Teens talking about education online

A new study released by the National School Boards Association (NSBA) exploring the online behaviors of U.S. teens and ‘tweens shows that 96 percent of students with online access use social networking technologies.

You can download the 9 page PDF Creating & Connecting: Research and Guidelines on Online Social and Educational Networking from the NSBA website. If you are engaged in any kind of evangelism for online student activities, this report is a goldmine of data. You might be surprised to find out that many schools ARE working towards figuring out policies and practices that work. It’s not so lonely out on the “bleeding edge” of technology knowing that lots of others are out there too.

Students report that one of the most common topics of conversation on the social networking scene is education. Nearly 60 percent of online students report discussing education-related topics such as college or college planning, learning outside of school, and careers. And 50 percent of online students say they talk specifically about schoolwork.

While most schools have rules against social networking activities, almost 70 percent of districts report having student Web site programs, and nearly half report their schools participate in online collaborative projects with other schools and in online pen pal or other international programs. Further, more than a third say their schools and/or students have blogs, either officially or in the context of instruction.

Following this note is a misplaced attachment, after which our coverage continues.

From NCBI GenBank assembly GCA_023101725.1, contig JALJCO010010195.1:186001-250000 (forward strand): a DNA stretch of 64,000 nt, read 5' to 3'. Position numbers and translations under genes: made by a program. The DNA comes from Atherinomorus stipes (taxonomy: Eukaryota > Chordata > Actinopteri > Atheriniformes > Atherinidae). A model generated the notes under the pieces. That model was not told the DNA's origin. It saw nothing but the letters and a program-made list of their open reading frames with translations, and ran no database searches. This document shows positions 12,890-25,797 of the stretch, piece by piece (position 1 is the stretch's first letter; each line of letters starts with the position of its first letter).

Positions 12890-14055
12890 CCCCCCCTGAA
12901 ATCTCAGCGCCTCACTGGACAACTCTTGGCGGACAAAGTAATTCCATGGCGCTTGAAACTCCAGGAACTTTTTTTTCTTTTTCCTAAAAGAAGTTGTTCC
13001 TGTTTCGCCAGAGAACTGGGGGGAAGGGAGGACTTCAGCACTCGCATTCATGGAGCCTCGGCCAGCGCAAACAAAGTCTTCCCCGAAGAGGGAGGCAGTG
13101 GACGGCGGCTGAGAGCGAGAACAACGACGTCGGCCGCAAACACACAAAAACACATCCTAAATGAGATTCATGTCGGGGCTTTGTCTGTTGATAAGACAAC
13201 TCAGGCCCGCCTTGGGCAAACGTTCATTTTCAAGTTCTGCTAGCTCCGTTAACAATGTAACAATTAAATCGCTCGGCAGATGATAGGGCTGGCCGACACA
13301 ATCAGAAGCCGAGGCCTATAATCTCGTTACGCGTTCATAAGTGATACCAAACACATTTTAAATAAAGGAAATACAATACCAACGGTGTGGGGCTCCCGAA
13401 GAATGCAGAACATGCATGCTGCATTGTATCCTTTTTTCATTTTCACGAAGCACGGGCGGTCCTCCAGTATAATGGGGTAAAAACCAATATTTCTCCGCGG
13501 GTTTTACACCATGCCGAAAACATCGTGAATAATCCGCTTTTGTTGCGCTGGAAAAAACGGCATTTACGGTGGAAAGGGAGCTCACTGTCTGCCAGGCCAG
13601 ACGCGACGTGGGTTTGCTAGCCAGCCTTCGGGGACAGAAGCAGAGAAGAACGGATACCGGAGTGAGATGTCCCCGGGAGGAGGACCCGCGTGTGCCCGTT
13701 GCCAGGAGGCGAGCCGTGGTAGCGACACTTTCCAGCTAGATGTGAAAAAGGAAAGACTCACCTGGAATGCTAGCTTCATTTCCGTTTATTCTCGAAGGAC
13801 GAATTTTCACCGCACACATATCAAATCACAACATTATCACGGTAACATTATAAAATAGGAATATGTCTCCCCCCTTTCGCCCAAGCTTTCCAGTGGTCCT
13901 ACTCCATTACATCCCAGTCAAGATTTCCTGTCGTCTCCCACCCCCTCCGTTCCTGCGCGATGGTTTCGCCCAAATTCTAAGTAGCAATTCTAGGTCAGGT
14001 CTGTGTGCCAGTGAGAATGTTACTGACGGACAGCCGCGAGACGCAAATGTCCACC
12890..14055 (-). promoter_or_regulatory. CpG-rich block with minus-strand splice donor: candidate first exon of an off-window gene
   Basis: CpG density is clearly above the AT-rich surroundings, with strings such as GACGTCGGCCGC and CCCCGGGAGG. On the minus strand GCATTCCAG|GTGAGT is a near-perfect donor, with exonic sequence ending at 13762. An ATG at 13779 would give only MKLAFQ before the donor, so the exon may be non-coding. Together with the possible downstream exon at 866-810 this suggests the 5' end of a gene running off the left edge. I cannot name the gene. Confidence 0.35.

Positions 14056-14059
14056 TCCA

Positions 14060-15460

It’s not just all talk
Students report they are engaging in highly creative activities on social networking internet sites including writing, art, and contributing to collaborative online projects whether or not these activities are related to schoolwork. Almost half of students (49 percent) say that they have uploaded pictures they have made or photos they have taken, and more than one in five students (22 percent) report that they have uploaded video they have created.

Students are using technology outside of school to make school relevant to their lives – can we find ways to make sure that technology use inside of school is at least as relevant?

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